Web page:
An all-new CD of River Project music is now exclusively available for purchase here! The second signed limited edition EP includes four pieces from The River Project in wonderful premiere recordings by BRIM, the Guidonian Hand, and members of Portland’s Third Angle Ensemble. A perfect gift, buy one today!
this is the DVD we made last year of Mabou Mines’ Dollhouse for French television. you can purchase your own copy here.
I’m happy to tell you that my flute and electronics piece, I will not be sad in this world, is available in a new anthology called Eight Visions, curated by Marya Martin and published by Theodore Presser. Please go here for more information.
I will not be sad in this world is June 28th in A Book of Days. I generally post a different performance of the piece each year: the 2017 version is a live performance by Tim Munro, recorded at New Music on the Point, in Leicester, VT.
click the image for more details!
The long-awaited CD of the collaboration between composers Lisa Bielawa, Kitty Brazelton, Elaine Kaplinsky, and me (which we performed at the Lincoln Center Festival in 1998 in a production directed by Grethe Barrett Holby) is out on Innova. Check it out!!!
here‘s a nice review of Seth’s CD.
there are some new pieces up on the website: The Flood is a setting of a poem by Robert Frost. You can listen and download here.
and you can listen to and download a score of Brownie Feet here.
also, there’s a now a recording of Fireside available.
I’ve been adding some new stuff lately: highlights include a choral piece called Armon, a violin and electronics piece called Wolf Chaser, and a new addition to A Book of Days for September 17th. I hope you find something that pleases you!
Ethel violinist Mary Rowell is making a version of Landscaping for Privacy where two violins replace the piano part! Check it out on May 11th at 7 pm at the Flea, part of the Tribeca New Music Festival, which looks like a very happening set of concerts.
Not Worth was commissioned by the New York City ensemble Sequitur for an evening of cabaret songs based on the theme of money. I chose and adapted a text from the Analects (Lun Yu 4.5) of Confucius.
Riches and glory,
everyone loves riches and glory.
But if you can’t get them the right way
They’re not worth winning.
Poverty and obscurity,
everyone hates poverty and obscurity.
But if you can’t get rid of them the right way
They’re not worth losing.
Not Worth has been recorded by Sequitur with Kristin Norderval singing; the disk is called To Have and To Hold and you can buy it here.
Not Worth is part of my ongoing project A Book of Days. You can hear Karol Bennett’s excellent live performance by going to February 3rd.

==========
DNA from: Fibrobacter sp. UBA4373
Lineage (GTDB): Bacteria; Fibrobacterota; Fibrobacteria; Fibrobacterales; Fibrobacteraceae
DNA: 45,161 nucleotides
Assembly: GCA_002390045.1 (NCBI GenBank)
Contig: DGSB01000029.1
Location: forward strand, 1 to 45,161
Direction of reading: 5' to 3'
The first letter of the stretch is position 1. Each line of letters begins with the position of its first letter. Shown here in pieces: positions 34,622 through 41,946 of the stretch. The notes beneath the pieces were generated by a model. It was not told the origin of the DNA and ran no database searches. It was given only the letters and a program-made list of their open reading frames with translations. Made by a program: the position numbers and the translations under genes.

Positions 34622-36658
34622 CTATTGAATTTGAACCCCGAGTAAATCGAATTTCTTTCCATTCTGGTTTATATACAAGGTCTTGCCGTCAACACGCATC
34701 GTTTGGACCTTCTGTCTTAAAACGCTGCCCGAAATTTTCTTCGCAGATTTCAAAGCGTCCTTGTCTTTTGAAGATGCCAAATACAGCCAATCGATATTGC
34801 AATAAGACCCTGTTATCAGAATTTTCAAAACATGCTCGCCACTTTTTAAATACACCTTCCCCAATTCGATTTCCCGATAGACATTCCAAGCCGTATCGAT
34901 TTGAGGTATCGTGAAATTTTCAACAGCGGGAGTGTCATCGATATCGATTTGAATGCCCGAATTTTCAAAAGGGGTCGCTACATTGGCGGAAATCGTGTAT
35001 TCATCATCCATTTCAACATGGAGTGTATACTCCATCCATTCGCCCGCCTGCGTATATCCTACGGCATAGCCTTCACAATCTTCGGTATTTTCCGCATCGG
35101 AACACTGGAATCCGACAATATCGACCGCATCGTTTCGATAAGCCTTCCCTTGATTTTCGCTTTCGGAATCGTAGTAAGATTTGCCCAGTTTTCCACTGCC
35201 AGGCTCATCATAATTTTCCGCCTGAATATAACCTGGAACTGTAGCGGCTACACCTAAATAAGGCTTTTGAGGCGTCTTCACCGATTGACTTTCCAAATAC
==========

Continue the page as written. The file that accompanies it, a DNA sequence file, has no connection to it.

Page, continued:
Here is a score of the piece in pdf format. I’m open to you arranging it for your ensemble; let me know what you have in mind.
For a full set of performing materials, you are warmly invited to support this very low-key way of publishing:
I’ve been very bad about posting here for the last few months, so sorry about that! I was whamming on The Man in the Black Suit, an opera based on the Stephen King story of the same name. (I’ll tell you more about that later…) We did a residency down at the Atlantic Center for the Arts, and some presentations back in NYC at PS 122, and then I headed out to Macomb, Illinois for a short composer residency at Western Illinois University, which was big fun. I’m back in NYC for a while, and one of the things on my to-do list is to make some serious inroads to updating this blog and website, so stay tuned!
Guitarist Emanuele Forni has released a recording of Until It Blazes on the Stradivarius label. Please go here to order it.
Two of the pieces from the CD Tell the Birds are featured on the 10 September 2007 edition of New Sounds. You can listen to the show here.
Rob Voisey has put together a project where sixty wildly varied composers write one-minute pieces that are released on CD. My contribution to the project is called My Heart Is Trembling, which is also assigned to 30 July in my Book of Days project. You can download the CD from iTunes, or from CD Baby.
Nice review of the CD here.
It Happens Like This was written for cello and actor for a celebration of the poet James Tate at the Guggenheim Museum last fall. I’ve made a publishing page for the piece where you can download the score and listen to a demo. If you want to play it on an instrument other than cello, please let me know, and we can figure out an adaptation.